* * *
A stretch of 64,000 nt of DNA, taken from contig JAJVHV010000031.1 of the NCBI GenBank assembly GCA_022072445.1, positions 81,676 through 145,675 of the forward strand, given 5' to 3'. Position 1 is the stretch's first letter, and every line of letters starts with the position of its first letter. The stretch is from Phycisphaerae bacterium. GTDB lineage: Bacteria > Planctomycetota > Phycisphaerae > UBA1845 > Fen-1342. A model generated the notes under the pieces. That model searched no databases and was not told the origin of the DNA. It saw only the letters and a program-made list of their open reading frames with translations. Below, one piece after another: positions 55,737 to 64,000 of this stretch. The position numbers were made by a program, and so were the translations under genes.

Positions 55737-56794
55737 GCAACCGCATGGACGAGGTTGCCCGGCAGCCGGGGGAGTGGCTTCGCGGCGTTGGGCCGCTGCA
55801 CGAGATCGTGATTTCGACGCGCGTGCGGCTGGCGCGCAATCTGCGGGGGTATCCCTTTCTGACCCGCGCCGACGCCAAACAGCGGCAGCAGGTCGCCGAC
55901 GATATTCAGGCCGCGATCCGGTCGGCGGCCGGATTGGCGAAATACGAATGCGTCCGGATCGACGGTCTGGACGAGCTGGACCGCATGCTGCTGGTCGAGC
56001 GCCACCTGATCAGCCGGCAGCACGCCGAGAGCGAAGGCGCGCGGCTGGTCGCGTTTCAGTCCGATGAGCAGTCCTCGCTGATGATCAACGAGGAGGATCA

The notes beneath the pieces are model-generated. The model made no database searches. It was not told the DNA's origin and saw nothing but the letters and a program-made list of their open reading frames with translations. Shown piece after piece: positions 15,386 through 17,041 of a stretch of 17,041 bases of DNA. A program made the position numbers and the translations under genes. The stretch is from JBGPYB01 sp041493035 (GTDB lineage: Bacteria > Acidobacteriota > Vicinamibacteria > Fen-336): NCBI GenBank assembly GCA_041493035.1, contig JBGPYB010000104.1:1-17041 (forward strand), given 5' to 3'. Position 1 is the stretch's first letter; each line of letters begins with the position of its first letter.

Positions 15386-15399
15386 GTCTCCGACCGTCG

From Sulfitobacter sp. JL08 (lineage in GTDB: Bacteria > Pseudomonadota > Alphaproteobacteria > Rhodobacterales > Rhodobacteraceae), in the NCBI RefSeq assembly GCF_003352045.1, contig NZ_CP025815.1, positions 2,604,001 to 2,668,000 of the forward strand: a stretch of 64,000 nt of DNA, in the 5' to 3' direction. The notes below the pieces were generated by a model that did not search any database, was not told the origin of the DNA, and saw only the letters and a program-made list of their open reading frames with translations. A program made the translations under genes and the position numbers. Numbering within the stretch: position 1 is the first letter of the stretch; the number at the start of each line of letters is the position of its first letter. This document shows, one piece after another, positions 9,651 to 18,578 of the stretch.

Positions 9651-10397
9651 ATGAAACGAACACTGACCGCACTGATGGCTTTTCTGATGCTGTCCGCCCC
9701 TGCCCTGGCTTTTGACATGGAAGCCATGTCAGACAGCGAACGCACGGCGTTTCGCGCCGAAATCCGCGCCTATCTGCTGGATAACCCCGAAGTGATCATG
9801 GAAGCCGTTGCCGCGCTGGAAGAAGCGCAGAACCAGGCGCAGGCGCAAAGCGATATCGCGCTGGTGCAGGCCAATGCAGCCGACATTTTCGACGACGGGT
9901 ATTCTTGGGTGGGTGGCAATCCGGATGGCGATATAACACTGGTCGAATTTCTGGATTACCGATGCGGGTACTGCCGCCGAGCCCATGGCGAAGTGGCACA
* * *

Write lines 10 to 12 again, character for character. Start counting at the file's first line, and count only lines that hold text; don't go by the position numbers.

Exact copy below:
From Sulfitobacter sp. JL08 (lineage in GTDB: Bacteria > Pseudomonadota > Alphaproteobacteria > Rhodobacterales > Rhodobacteraceae), in the NCBI RefSeq assembly GCF_003352045.1, contig NZ_CP025815.1, positions 2,604,001 to 2,668,000 of the forward strand: a stretch of 64,000 nt of DNA, in the 5' to 3' direction. The notes below the pieces were generated by a model that did not search any database, was not told the origin of the DNA, and saw only the letters and a program-made list of their open reading frames with translations. A program made the translations under genes and the position numbers. Numbering within the stretch: position 1 is the first letter of the stretch; the number at the start of each line of letters is the position of its first letter. This document shows, one piece after another, positions 9,651 to 18,578 of the stretch.

Positions 9651-10397
9651 ATGAAACGAACACTGACCGCACTGATGGCTTTTCTGATGCTGTCCGCCCC